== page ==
Editorial: A double standard on government secrets for David Petraeus
As a result of the Obama administration’s unprecedented war on national-security leaks, some obscure government officials and contractors who divulged classified information to reporters have been sentenced to prison. But David H. Petraeus, the retired general and former director of the CIA, won’t serve a day behind bars if the government has its way.
Petraeus has agreed to plead guilty to a simple misdemeanor for giving classified information to Paula Broadwell, his biographer and mistress, in 2011. But the Justice Department has asked a judge to sentence him to probation rather than prison. Not only that. It seems Petraeus can look forward to returning in short order to the role of Washington wise man.
Other targets of leak investigations have been less fortunate. Stephen Jin-Woo Kim, a former State Department intelligence advisor, was sentenced to 13 months in prison after pleading guilty to disclosing a report about North Korea to a reporter. John Kiriakou, a 14-year CIA veteran, got 30 months for disclosing to a reporter the identity of an undercover operative who subjected suspected terrorists to “enhanced interrogation” techniques, including waterboarding.
The whiff of a double standard is overwhelming. If anything, a leader at Petraeus’ level should be held to a higher standard than lower-level officials or contractors.
Petraeus’ defenders will note that none of the classified information in several “black books” provided to Broadwell showed up in the biography she wrote. But Petraeus couldn’t have been sure of that when he shared the notebooks, which, he told Broadwell, were “highly classified” and contained “code word stuff.”
And there is another factor that weighs against this lenient disposition: According to a statement of facts submitted to the court and stipulated to by Petraeus, he falsely told FBI agents — during an interview in his CIA office! — that he hadn’t provided classified information to Broadwell. He told that untruth despite having acknowledged in writing on a previous occasion that “I understand that providing false statements to the Federal Bureau of Investigation is a violation of law.”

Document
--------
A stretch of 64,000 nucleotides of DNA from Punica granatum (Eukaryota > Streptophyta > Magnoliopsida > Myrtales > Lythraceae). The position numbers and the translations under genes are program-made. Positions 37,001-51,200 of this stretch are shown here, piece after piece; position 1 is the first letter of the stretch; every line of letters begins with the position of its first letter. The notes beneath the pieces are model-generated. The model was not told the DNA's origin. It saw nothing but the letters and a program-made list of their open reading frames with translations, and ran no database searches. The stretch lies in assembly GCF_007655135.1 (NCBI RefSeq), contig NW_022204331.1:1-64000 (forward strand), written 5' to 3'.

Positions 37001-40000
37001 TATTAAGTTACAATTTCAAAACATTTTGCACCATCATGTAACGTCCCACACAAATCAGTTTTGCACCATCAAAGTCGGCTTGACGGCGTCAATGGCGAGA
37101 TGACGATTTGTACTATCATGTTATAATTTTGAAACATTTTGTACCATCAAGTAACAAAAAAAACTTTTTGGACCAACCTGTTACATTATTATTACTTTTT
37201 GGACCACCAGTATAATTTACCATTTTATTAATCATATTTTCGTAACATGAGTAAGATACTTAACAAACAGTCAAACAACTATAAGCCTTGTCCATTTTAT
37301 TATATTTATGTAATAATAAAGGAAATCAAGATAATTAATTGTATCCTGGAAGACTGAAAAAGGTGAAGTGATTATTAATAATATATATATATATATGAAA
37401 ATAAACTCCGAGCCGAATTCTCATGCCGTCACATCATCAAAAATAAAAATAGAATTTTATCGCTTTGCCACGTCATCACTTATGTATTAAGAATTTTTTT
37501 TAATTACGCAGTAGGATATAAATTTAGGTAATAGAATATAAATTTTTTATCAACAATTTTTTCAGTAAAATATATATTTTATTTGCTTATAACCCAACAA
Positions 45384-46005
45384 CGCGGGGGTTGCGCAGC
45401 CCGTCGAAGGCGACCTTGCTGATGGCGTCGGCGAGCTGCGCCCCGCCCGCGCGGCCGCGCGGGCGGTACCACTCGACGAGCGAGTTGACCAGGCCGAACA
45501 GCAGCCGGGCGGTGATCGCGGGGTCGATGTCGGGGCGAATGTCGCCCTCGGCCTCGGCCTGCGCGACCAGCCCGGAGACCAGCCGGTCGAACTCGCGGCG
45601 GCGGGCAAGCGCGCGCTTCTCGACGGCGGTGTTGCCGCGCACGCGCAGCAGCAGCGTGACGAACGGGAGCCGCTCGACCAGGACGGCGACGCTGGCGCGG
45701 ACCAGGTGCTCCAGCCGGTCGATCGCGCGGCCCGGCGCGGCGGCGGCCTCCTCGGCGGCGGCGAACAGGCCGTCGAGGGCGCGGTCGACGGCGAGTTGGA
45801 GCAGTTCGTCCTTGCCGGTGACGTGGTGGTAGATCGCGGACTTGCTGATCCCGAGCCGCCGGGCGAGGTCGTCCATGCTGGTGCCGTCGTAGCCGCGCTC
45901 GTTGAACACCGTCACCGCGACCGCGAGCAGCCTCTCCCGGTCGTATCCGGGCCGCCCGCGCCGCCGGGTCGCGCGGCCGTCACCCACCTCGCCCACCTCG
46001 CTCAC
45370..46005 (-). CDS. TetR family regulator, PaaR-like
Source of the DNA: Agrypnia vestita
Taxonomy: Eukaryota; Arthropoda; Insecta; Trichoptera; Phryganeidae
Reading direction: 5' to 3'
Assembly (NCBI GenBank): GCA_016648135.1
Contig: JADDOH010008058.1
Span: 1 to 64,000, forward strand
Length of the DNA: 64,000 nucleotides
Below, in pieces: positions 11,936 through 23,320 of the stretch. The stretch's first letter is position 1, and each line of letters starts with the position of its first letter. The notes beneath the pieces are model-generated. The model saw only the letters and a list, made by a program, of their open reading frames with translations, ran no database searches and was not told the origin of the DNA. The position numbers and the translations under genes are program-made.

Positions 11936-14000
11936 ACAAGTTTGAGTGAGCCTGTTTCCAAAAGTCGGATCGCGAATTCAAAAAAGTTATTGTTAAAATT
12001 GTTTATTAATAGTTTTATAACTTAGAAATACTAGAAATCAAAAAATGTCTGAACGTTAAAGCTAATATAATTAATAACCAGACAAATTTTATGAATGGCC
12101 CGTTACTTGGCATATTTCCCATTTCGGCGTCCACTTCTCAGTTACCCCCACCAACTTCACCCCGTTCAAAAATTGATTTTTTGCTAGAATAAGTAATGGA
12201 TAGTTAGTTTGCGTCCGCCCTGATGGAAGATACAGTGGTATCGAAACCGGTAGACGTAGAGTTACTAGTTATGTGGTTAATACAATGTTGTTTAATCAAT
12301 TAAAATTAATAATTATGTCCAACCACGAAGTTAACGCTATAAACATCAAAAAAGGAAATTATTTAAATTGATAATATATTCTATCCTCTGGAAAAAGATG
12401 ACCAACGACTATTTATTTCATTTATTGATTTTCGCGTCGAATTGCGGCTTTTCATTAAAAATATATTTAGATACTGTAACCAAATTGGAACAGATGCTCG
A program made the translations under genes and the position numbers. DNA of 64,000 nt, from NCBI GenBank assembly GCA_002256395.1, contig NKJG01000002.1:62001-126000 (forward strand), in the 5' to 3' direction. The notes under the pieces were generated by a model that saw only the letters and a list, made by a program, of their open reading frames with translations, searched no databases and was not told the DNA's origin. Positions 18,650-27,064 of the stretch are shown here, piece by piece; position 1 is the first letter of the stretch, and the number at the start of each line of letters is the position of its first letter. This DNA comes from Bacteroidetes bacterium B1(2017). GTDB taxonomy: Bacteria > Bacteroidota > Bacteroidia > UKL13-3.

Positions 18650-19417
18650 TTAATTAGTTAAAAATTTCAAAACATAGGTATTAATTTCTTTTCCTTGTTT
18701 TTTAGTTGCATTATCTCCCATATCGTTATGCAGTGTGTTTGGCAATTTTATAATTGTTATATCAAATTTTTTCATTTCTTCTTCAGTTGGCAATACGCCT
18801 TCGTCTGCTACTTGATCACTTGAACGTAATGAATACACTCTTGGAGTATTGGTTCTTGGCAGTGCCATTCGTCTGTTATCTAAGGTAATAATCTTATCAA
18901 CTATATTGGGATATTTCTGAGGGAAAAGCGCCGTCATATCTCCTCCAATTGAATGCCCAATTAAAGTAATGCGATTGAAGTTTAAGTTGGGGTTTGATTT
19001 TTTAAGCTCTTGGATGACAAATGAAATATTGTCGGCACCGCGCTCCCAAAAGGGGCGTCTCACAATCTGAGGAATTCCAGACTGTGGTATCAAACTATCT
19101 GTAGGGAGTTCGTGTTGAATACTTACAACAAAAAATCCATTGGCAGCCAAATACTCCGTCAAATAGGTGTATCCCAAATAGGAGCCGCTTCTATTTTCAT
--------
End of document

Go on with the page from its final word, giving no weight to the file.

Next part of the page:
Petraeus is held in bipartisan esteem in Washington, and some notable figures seemed eager to treat his admission of guilt as an unfortunate footnote to a brilliant career. Sen. John McCain (R-Ariz.) said he considered the matter closed and expressed the hope that “Gen. Petraeus will continue to provide his outstanding service and leadership to our nation.”
Other targets of the administration’s war on leaks, including some who might reasonably be considered whistle-blowers for bringing to light government abuses, aren’t likely to be given a similar fresh start, even after regaining their freedom. That may be the way of the world, but it’s not justice.
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